Analysis

The image of Asher painting without a shirt is another way Potok demonstrates the effects of painting on Asher's relationship with religion. As his uncle tells him, painting in that mode of dress is not strictly in accord with the way a Ladover is expected to conduct himself. His uncle's requirement that he wear his ritual fringes in the house imbues the two places Asher paints with added significance. In Kahn's studio, Asher can paint bareback, freeing himself from anything that might bind him. In his uncle's home, though allowed to paint, Asher is constricted, literally and metaphorically, by the ritual fringes he is forced to wear. Kahn's studio becomes a place free of religion and open to all artistic expression. Brooklyn, bubbling with religious activity however, is not a place where Asher is truly free to create.

The painting Asher tries to make of his mother carries a great significance. As Jacob Kahn tells him, Asher is confused and it shows itself in his painting. Asher's artwork has always given a glimpse into his inner mental life. Here, his artwork makes it clear that he is confused and emotionally in turmoil. There has always been a certain unconscious quality to Asher's painting. He is never quite completely aware of what he is doing. He is not self-consciously painting what he does-his intellectual and emotional development lag far behind his artistic development. This incongruence comes out particularly clearly in this episode. Asher does not know how to deal with his emotions. He both loves his mother and is angry with her for wanting to leave him. He is excited and scared in the face of his potential freedom. He feels betrayed by her, even though he knows she has always supported him. Though an artistic genius, emotionally Asher is very much a teenager. No wonder he cannot resolve his conflicting feelings.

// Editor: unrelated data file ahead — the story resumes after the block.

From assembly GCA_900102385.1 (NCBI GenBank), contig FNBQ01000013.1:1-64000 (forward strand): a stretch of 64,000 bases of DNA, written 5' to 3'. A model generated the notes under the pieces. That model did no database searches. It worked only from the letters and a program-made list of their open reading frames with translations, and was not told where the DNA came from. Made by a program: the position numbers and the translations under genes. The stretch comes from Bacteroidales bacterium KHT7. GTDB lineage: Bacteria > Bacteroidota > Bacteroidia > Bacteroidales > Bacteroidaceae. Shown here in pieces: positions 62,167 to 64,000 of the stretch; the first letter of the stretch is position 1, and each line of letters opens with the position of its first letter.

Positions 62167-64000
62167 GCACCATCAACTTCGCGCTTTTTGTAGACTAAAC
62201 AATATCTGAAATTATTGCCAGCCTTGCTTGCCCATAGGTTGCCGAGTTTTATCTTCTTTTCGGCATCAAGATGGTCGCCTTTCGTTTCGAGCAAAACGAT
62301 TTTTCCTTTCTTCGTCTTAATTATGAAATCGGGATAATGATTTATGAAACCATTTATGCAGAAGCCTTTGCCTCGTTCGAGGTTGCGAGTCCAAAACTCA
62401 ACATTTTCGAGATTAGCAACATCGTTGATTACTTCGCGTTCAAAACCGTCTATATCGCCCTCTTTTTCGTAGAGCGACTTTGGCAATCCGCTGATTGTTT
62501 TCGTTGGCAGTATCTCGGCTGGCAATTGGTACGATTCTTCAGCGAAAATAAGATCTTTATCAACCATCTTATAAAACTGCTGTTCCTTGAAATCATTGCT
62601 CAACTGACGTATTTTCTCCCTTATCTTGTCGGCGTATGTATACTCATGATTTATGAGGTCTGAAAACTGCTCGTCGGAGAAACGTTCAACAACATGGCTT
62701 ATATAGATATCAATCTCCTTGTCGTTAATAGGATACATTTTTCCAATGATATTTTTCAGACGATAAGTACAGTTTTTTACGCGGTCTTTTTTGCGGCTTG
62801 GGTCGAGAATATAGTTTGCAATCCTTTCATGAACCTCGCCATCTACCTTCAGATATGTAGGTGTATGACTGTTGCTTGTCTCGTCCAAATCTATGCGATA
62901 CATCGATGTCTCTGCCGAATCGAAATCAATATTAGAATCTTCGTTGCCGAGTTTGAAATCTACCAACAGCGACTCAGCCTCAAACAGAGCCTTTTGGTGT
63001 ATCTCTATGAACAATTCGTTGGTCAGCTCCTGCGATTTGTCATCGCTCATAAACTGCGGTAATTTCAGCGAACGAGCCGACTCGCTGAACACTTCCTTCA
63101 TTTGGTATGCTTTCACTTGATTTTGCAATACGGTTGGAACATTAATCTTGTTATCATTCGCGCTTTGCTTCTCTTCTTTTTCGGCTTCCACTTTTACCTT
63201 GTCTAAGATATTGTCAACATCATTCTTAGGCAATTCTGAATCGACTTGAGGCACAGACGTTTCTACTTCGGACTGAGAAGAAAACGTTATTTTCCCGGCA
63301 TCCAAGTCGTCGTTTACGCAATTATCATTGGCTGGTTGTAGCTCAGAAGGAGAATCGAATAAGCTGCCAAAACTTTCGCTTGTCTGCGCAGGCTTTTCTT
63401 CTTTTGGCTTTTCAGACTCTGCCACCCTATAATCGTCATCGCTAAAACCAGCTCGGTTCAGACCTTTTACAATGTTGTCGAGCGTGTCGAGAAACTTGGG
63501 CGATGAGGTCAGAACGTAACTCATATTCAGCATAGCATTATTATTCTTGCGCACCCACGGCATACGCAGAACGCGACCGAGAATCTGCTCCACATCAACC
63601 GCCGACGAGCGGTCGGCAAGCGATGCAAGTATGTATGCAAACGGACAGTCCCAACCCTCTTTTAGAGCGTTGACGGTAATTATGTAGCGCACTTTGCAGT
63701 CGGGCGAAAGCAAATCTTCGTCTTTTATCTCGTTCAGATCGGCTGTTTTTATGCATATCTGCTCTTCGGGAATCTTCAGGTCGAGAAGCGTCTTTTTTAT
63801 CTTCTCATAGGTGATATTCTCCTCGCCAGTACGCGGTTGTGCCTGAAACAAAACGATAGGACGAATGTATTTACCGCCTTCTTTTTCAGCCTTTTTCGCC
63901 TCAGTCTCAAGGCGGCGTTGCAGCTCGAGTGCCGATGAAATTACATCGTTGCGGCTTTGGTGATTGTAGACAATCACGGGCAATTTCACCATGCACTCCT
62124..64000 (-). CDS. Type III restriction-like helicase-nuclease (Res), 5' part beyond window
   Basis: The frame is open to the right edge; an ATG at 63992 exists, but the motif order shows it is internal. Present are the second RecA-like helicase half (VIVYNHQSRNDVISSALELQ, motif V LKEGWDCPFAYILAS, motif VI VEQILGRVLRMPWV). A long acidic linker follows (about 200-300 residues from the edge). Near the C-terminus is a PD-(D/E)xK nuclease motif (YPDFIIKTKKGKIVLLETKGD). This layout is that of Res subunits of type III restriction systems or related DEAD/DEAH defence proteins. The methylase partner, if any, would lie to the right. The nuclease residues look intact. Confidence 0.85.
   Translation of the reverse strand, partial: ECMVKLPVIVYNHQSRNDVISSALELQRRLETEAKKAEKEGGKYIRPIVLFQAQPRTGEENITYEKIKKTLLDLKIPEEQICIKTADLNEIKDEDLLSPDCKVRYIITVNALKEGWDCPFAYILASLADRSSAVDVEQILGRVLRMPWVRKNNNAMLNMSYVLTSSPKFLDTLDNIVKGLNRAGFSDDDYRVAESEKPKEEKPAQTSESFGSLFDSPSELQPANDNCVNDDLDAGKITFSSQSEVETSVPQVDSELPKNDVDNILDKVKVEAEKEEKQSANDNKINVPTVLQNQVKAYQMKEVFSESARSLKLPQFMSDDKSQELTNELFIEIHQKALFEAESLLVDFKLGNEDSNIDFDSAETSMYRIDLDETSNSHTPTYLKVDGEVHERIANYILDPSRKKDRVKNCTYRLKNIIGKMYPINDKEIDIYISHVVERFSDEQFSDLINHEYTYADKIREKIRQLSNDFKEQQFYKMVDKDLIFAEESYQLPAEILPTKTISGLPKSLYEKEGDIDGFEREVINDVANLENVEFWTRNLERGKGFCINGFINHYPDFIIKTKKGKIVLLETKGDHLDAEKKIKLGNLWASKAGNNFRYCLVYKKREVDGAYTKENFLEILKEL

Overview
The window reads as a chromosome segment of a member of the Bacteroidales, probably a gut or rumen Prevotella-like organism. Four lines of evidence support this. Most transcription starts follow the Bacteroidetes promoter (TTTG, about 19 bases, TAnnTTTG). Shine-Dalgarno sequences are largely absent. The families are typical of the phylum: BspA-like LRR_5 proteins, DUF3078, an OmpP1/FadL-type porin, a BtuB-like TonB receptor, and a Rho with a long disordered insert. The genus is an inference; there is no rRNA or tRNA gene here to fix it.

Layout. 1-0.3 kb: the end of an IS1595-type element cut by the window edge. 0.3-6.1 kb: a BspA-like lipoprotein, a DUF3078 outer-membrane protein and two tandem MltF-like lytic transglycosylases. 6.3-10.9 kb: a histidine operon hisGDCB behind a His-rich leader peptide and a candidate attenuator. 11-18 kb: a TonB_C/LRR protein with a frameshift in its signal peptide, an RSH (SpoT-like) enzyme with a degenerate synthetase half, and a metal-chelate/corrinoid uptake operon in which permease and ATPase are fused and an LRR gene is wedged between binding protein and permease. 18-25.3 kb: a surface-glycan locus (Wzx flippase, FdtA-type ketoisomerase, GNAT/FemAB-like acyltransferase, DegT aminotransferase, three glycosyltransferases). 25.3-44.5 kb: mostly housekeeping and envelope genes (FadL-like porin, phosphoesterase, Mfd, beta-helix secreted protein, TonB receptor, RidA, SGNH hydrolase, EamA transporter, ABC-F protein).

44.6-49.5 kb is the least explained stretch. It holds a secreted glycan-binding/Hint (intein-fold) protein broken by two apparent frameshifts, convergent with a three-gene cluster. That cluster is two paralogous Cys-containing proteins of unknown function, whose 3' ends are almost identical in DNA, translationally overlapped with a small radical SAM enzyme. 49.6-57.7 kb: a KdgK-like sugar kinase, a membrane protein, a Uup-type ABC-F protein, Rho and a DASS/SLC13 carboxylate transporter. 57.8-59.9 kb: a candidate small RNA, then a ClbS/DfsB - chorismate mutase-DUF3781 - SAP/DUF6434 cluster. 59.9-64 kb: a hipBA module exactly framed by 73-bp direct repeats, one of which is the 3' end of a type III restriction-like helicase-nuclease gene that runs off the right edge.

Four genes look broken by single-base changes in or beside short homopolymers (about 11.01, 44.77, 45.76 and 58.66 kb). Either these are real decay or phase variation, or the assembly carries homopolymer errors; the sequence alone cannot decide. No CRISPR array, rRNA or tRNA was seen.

The events at the very end of the chapter may seem, at first glance, disconnected. Asher meets with the Rebbe; he visits Anna Schaeffer's studio and is later told he will have his own show there; his mother packs up and departs for Europe; and he goes to his uncle's house. In these seemingly disjointed happenings however, a theme develops. Asher is growing up and becoming more independent. The Rebbe acknowledges this in deciding that Rivkeh should move to Europe and in his warnings to Asher about the "Other Side." The art world deems that Asher will be soon ready to stand on his own-to have his own show. The protective world of Asher's youth is receding. Asher is to live without his parents for the first time in his life. Further, notice the placement of all of these events right at the end of Book 2. With these developments, Asher closes a chapter in his life and is set for new and different adventures.

More Help

Previous Next

Readers' Notes allow users to add their own analysis and insights to our SparkNotes—and to discuss those ideas with one another. Have a novel take or think we left something out? Add a Readers' Note!

Follow Us